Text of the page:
TV has gone a similar way, with so-called ‘reality TV’ taking over from good dramas and other programs. Sitcoms have become largely unfunny since they decreed that anything that made us laugh is now ‘politically incorrect’. So foreigners, mothers-in-law, wives/women in general and good old-fashioned ‘camp’ as portrayed by the late John Inman, Larry Grayson, etc. are now also beyond the pale. We now have ‘sophisticated’ sitcoms which are about as humorous as a day out at the local crematorium. Thank God for old sitcoms repeated on TV occasionally or available on DVD such as ‘Fawlty Towers’, ‘Nearest and Dearest’, ‘One Foot In The Grave’, ‘On The Buses’, ‘Keeping Up Appearances’.

One of my favorite lines is still the potty old Major in ‘Fawlty Towers’ describing taking a girl to an England v. Pakistan (or India) cricket match and she says ‘these niggers’ are quite good at the game. The Major tells her off for using the term: ‘Oh no my dear, these people aren’t niggers, these people are wogs!’ And I don’t take offense at someone in an old-fashioned sitcom referring to a gay man as a ‘bloody poofter’; if we can’t laugh at ourselves and others and take it all good-naturedly then  it’s a pretty sad state off affairs.

All areas of life have changed beyond recognition, and usually for the worse. Bus drivers no longer receive the training they used to, so can no longer recognize a compulsory bus stop from a request one, nor can they pull up at the kerb but only several feet from it, making the excellent new low-level, easy access buses absolutely useless.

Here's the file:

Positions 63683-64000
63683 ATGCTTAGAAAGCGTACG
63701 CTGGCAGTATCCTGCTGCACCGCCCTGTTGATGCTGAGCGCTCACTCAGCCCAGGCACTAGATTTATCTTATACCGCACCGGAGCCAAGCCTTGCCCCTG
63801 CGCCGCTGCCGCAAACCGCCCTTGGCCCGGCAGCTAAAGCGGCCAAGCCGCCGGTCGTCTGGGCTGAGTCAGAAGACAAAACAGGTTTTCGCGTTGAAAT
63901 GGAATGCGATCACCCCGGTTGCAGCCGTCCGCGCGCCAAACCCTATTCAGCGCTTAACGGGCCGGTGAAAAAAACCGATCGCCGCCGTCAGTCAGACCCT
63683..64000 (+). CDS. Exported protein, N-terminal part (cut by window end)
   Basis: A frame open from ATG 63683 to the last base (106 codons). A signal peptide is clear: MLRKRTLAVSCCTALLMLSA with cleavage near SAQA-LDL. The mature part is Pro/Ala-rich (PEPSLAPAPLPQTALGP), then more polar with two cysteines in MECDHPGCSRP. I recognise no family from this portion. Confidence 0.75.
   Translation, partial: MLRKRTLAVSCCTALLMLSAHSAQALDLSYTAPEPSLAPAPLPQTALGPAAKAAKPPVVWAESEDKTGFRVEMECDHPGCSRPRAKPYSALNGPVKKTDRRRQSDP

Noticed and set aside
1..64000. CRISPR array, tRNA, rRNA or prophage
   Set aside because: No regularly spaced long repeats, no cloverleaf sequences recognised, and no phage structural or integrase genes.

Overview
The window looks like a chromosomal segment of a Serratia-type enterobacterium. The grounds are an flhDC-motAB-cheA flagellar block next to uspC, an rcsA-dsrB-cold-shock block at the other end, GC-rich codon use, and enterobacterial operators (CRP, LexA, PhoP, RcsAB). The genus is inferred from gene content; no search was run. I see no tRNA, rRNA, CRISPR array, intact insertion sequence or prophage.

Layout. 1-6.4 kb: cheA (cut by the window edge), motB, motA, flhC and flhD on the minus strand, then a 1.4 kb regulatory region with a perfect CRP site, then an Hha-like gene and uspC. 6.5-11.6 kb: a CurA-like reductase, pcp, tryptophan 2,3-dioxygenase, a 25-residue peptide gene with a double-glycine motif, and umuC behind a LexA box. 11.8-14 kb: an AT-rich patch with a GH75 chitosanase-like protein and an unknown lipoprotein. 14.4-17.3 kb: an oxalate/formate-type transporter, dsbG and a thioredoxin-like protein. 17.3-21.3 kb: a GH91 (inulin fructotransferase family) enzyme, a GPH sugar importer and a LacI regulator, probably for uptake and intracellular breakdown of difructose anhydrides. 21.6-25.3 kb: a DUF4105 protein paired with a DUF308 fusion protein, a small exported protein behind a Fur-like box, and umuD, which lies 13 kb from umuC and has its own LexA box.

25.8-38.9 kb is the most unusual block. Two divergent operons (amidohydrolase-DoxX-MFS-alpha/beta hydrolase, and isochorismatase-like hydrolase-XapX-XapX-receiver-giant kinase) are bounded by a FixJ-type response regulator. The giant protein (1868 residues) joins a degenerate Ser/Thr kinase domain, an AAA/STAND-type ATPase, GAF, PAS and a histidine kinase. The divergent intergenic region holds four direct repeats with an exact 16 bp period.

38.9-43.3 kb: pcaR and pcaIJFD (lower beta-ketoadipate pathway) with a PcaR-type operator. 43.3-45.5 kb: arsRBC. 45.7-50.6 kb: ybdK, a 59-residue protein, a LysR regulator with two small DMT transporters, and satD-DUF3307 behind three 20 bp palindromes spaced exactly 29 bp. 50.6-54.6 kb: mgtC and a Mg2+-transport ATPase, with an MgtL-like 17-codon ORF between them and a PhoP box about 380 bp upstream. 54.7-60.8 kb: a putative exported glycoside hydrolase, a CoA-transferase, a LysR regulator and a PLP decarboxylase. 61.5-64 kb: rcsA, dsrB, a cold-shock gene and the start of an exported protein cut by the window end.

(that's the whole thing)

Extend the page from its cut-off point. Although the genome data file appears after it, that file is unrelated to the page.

Public transport, as with almost everything else once run efficiently by the State, has been privatized, and I’m fed up with idiots knocking on my door or ringing me up asking if I want my gas from the electric company, my electricity from the gas company, and goodness knows what else. No, I want the gas company which owns the pipes to supply my gas, the electricity company which owns the national grid to supply my electric, and the Post Office, which used to own the telephone network to supply my phone service  (or its hived-off, privatized off-shoot BT will suffice.) I had experience at my last job of using ‘cheaper’ companies to supply these utilities, and you definitely get a vastly inferior service since the lines/networks/pipes are being leased from a rival company who give preference to their own customers.

This brings us on to Socialism of course, which has been declared a ‘dirty word’ everywhere except Latin America, bless them. In Britain we now have so-called ‘New Labour’ which is of course the ‘New Tories’, following the Thatcherite line of privatization, selling off council housing and boosting the obscene so-called ‘Defence’ budget based on Trident and backing imperialist American escapades abroad. I am firmly Old Labour and will wave and sing The Red Flag, call for reinstatement of the old Clause 4 (common ownership of the means of production, distribution and exchange) and unilateral nuclear disarmament until the day I die, and thereafter as well.

Yes, there are some good things which have come about in recent decades. Lots of annoying gadgets or those which are handy in emergencies but over-used (such as mobile phones), but also great things like the Internet and blogging.

Orthodox religion is giving way to the new enlightenment of New Age knowledge and noetic science/parapsychology, and Survivalism/ Spiritualism.  Most people now know that when we die we don’t rot in the ground waiting for Gabriel to sound the Last Trump for Judgment Day, then get consigned to eternal damnation or playing harps in Heaven. We see a tunnel and bright light, meet old friends and relatives, and enter a world much like our own initially, only much better, and then progress spiritually to even higher domains. We judge ourselves, and there is no such thing as eternal damnation – all souls have the opportunity to learn from past mistakes and evolve.